We love how passionate about and deeply connected you are with your team. It being smaller seems key so you can interact and form relationships with everyone and have a more conducive work environment to get stuff done. What would you say separates Boss Key Productions from other studios because of this? What lessons learned did you learn from your time at Epic Games?

I always say that I’m the creative lead of the company, but also the CEO. But to be fair, Arjan handles 90 percent of the crap that I don’t have the bandwidth or strength to deal with. I like to say that this job would be so much easier if I was a sociopath because whenever somebody leaves  the company – and we haven’t had a lot of turnover, but one or two a year in the three years we’ve been in operation. But you know, I get to know everybody fairly well here, and whenever I have to stand in front of the company and let someone depart, I get a little...verklempt, for lack of a better term because I care.

Some say it’s a weakness, some say it’s a strength, depends on who you talk to, but I know everybody’s name at the company. I know almost all their spouses’ names. We’re dog friendly, and it’s such an amazing, small thing because the day was coming out and everyone was stressed, the elevator door opens and [Office Manager Sarah Asby’s] dog, West, is the sweetest, big, old brown mutt. She comes up like, “Hello, I love you.” There’s a reason they bring therapy pets to hospitals, right? And it’s those kind of little things: to know all the dogs. I’m the kind of CEO that will get his s*** done, but you come around the corner and you’ll find me on the ground wrestling with one of these dogs.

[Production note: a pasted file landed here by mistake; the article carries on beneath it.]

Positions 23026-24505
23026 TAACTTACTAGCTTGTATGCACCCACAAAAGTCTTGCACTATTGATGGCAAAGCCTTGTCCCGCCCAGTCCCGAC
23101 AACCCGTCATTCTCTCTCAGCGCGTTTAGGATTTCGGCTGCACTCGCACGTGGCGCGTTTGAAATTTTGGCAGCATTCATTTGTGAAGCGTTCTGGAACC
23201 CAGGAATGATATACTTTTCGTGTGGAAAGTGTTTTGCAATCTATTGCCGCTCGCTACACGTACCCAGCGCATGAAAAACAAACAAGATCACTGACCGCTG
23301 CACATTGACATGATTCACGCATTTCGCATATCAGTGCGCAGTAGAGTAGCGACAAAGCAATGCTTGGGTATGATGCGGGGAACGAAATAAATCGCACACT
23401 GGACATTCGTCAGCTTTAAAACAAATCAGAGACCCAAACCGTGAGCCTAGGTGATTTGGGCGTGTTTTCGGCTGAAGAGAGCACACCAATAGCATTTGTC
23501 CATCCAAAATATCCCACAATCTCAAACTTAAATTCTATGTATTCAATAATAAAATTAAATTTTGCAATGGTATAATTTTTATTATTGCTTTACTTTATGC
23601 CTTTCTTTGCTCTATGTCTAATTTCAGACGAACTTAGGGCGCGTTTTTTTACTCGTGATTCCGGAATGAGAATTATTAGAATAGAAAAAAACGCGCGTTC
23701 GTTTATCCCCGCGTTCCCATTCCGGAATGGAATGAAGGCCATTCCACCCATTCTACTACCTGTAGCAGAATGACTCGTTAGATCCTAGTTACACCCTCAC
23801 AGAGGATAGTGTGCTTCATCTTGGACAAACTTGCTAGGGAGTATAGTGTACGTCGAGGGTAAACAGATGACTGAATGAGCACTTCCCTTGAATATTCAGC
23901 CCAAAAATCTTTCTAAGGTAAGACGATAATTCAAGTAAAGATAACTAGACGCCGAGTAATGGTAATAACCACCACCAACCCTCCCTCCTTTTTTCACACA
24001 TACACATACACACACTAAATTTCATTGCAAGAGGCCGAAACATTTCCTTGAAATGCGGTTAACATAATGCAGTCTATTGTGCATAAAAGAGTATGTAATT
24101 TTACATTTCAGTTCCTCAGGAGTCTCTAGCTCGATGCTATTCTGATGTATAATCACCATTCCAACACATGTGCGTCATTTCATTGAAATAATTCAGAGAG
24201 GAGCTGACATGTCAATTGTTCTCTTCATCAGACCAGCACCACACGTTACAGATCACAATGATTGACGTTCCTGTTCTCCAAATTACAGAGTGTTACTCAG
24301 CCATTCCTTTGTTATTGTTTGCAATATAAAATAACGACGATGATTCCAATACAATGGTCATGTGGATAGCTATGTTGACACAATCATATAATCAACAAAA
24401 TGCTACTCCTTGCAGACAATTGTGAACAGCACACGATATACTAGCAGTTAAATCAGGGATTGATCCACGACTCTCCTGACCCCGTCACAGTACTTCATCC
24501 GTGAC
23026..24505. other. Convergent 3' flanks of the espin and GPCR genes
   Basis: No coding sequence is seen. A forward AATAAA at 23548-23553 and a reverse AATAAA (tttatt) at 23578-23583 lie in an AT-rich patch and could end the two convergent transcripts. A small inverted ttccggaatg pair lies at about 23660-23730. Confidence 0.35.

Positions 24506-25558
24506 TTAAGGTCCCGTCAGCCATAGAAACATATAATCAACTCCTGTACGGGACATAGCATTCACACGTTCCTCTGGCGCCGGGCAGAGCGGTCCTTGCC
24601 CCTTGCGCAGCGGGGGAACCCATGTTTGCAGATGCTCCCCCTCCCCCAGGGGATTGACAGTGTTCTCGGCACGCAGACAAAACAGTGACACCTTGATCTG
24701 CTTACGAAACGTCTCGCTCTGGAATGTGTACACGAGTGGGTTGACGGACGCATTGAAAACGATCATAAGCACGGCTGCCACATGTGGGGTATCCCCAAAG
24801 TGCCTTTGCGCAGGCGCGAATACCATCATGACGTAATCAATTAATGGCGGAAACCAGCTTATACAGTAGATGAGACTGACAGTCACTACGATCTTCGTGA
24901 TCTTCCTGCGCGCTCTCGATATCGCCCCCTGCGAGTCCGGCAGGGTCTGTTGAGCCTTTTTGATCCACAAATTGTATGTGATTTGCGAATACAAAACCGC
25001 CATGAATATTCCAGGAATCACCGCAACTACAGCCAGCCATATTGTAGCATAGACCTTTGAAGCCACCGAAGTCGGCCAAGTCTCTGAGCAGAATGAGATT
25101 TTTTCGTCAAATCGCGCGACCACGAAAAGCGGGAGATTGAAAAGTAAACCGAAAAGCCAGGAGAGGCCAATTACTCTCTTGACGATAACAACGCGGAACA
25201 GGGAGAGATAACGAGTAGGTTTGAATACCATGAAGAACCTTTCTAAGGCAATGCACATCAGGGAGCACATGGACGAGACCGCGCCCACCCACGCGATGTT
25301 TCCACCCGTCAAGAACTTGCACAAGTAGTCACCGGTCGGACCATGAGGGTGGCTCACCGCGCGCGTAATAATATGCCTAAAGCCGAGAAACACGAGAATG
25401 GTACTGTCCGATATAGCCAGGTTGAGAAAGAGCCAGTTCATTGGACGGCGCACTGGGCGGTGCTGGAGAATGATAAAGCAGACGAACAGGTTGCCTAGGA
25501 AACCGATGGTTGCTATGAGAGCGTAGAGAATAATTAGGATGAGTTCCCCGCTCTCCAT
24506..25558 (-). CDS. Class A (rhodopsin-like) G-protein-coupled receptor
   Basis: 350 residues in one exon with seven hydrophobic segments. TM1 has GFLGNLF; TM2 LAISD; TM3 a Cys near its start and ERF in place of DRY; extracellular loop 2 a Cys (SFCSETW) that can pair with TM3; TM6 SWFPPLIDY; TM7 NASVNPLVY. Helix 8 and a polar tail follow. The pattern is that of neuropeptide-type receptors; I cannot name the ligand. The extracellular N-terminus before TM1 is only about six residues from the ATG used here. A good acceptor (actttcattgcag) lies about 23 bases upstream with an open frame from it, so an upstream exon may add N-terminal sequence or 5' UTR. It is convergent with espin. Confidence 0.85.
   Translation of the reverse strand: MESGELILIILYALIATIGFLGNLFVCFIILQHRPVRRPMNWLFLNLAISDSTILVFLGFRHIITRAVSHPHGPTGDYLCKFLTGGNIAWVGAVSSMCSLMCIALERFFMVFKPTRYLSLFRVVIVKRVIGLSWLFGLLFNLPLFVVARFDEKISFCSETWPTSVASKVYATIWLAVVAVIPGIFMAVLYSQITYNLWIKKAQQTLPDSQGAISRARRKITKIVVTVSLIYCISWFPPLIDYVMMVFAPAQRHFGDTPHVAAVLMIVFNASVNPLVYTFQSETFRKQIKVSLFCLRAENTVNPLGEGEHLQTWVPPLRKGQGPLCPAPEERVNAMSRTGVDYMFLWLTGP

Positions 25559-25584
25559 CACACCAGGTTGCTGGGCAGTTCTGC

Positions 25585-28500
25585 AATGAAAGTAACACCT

The space we have is great, like Sam and Max: Detective Agency vibe. It’s cozy, but also somewhat modern with the furniture. Everybody knows everybody and, any given day, people are happy to wear the game or company logos on their shirt. You know, they all f*** with each other, play pranks, and everything. I think we have a good environment with the studio being 65 [people] – yes, we are first and foremost a business, but we also function as and feel like a family.

Why did your team decide to go with the PlayStation 4 over other platforms? What was the overall process like of bringing LawBreakers to Sony’s console? Any particular hitches or surprises along the way like with adapting the controls to a, well, controller?

For us, it was strictly a business decision to go with the PS4 because of the install base. Microsoft...and I know the focus here is Sony, but that’s the other elephant in the room. They’re quickly fixing mistakes from the Xbox One’s launch and getting better and ramping up. We may be on Xbox one day, but for now, having a team of only 65 people, we had to pick one platform. Doesn’t mean we won’t necessarily be on other platforms eventually.